“So death, the most frightening of bad things, is nothing to us; since when we exist, death is not yet present, and when death is present, then we do not exist.” – Epicurus, Letter to Menoeceus


So far our investigation has shown the untenability and negative aspects of traditional immortality, the benefits of death, and transcendental and metaphorical meanings of immortality. And yet despite these arguments, we still have an undeniable aversion to dying and the permanent end of our conscious self. This may be the self-preservation instinct, but more likely the problem is buried deep in the psychology of man – a visceral fear or the unknown and anxiety of irreversible nonexistence.

Ernest Becker and Paul Tillich seem to me to have delineated these two natural responses to mortality –fear and anxiety – most clearly. In The Denial of Death and The Birth and Death of Meaning, Becker focuses on the fear of death. His thesis is that we develop either healthy or unhealthy responses to this fear. Unhealthy responses included repression, self-deception, hedonism, and some forms of heroism. A discussion of this latter response represents the bulk of the first book. To some extent heroism, the attempt to recast one’s life as meaningful through ‘heroic’ actions in the world (i.e. self-importance), is essential to the mental stability of individuality–within-finitude. However misdirected heroism frequently leads one astray and extreme forms can lead to evil, an idea he develops at length in his third book, Escape From Evil. Becker’s teaching is clear – the healthy response is to face one’s mortality head on, live fully with the paradox of human existence, and find one’s particular authentic way to behave in the world consistent with true or cosmic heroism.

In The Courage to Be, Tillich’s proposes a complementary thesis; anxiety is the natural reaction to one’s mortality. This anxiety can take three directions: (1) neurosis [disease], (2) despair [vice] with its paradoxical risk of suicide, or (3) courage [virtue]. Tillich tells us the way to resist neurosis and despair is through self-affirmation which includes the character of ‘in spite of.’ – that is the affirmation of the self in spite of the sacrifices required, of our sin and guilt, and of our limitations . This is done by taking  the anxiety into oneself and the recognition that  “The ultimate power of self-affirmation can only be the power of being-itself.”1 and the ultimate test of courage as demonstrated by Socrates is the courage to die – to take nonbeing into oneself. Non-being, it turns out, like anxiety and finitude, is part of being-itself.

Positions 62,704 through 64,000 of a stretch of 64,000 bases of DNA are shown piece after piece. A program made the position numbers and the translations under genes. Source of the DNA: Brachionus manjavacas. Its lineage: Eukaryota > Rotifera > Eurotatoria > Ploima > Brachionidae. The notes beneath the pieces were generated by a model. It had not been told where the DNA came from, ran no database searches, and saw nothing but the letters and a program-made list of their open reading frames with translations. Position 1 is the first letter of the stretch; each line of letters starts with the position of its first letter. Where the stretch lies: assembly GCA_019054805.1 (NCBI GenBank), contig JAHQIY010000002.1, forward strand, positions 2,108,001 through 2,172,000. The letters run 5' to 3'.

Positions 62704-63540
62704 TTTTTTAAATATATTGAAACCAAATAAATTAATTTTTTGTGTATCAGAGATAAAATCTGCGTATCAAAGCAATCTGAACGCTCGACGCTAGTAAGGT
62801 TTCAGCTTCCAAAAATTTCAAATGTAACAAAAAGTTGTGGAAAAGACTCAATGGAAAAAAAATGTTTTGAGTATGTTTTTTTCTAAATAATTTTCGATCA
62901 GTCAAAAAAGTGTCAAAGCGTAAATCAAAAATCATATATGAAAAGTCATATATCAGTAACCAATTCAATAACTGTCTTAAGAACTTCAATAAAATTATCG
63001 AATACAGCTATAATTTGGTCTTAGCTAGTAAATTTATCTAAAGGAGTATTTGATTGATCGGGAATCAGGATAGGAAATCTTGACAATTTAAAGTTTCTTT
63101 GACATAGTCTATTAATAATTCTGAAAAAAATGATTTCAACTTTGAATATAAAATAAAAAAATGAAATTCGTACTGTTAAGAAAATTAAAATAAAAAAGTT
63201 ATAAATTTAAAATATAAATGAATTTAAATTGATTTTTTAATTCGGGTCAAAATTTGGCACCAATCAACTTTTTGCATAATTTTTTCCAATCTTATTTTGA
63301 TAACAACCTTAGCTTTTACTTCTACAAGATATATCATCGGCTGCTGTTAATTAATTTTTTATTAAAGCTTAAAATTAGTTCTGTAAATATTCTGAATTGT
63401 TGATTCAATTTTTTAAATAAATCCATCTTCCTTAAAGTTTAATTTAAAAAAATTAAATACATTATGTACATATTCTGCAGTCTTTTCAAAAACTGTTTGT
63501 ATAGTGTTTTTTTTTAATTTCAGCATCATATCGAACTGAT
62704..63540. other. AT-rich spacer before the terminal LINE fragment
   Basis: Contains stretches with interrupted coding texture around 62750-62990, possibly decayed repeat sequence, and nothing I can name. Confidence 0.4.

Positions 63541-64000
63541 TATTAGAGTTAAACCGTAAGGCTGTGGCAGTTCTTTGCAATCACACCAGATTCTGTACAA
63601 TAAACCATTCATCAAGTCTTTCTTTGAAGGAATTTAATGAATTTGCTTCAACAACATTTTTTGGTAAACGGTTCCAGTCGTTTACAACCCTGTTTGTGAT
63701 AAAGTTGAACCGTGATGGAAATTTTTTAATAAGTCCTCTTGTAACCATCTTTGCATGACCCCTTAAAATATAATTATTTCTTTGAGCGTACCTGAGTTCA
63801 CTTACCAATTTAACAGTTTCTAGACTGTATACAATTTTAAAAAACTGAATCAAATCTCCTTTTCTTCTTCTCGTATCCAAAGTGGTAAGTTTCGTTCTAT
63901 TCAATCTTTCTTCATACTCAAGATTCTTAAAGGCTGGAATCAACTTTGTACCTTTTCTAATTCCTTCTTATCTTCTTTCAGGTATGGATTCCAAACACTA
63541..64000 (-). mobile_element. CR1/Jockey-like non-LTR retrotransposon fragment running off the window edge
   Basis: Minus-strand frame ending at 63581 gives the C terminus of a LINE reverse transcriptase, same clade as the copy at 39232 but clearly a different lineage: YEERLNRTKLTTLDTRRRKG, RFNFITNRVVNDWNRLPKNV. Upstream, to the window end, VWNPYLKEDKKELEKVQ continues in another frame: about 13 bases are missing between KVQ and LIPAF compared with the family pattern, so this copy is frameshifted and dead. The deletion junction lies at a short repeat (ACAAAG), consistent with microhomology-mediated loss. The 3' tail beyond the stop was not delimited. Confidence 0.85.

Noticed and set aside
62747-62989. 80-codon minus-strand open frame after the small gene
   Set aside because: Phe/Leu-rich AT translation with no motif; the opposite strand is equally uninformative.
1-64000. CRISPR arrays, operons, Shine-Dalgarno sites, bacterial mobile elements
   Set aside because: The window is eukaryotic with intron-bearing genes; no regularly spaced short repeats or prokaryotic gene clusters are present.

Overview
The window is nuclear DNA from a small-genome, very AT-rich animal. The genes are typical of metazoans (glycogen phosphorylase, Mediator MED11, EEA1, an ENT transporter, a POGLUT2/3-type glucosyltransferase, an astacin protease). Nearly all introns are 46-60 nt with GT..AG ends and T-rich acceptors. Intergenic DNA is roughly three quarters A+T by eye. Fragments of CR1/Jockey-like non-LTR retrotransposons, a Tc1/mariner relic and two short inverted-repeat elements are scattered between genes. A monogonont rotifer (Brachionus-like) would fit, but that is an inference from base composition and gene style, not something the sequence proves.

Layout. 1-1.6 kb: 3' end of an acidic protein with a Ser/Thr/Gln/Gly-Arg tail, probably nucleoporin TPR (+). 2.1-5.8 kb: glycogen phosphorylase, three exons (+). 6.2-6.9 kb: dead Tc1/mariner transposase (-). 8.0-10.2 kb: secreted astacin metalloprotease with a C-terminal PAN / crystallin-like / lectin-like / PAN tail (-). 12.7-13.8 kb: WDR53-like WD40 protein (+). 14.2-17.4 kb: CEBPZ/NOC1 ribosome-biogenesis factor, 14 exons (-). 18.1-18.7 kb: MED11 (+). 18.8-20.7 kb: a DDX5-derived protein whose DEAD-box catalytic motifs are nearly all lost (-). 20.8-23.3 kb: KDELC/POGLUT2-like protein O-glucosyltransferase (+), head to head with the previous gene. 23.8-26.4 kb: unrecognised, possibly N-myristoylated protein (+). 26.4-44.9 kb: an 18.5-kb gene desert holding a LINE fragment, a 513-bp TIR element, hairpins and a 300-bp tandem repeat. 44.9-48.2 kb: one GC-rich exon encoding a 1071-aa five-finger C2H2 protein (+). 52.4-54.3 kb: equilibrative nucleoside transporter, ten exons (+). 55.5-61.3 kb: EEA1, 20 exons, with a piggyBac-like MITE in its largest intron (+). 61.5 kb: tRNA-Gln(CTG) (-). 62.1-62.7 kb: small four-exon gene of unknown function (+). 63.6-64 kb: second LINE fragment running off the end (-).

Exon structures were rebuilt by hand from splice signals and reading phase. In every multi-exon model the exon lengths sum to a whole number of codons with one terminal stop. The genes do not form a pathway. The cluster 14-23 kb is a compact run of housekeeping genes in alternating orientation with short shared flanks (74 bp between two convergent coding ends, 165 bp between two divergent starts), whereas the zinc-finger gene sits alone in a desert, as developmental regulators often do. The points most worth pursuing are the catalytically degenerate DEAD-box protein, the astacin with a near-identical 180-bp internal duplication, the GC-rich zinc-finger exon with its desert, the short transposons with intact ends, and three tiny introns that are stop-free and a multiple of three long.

These great thinkers and many others such as Epicurus, Seneca, Lucretius, Epictetus, Marcus Aurelius, Spinoza, and Kierkegaard come to the same conclusions: we fear or are anxious about the prospect of death, but this is unfounded. In fact the fear and anxiety are conquered by courage, acceptance, and preparation for death’s inevitability, and participation in life and ultimate reality to its fullest. We will pick up there next time.

1Tillich, Paul, The Courage to Be. Yale University Press, New Haven, 1957, page 166.


    1. Yes I have found limiting discussion to 250-500 words is challenging though it makes for a good exercise in drilling down one’s thoughts and escaping the opium of hearing one’s own speech. Nonetheless I appreciate any thoughts you have if and when you return to the site.

      I went to your site ( and listened to your podcast on Emendation of the Intellect. I pulled out my Elwes and followed along, but it will take some time to read it. I also appreciate the extended e-mail response you sent and will reply to some of your points there.

      It is a great pleasure to find others such as yourself who are interested in philosophy.


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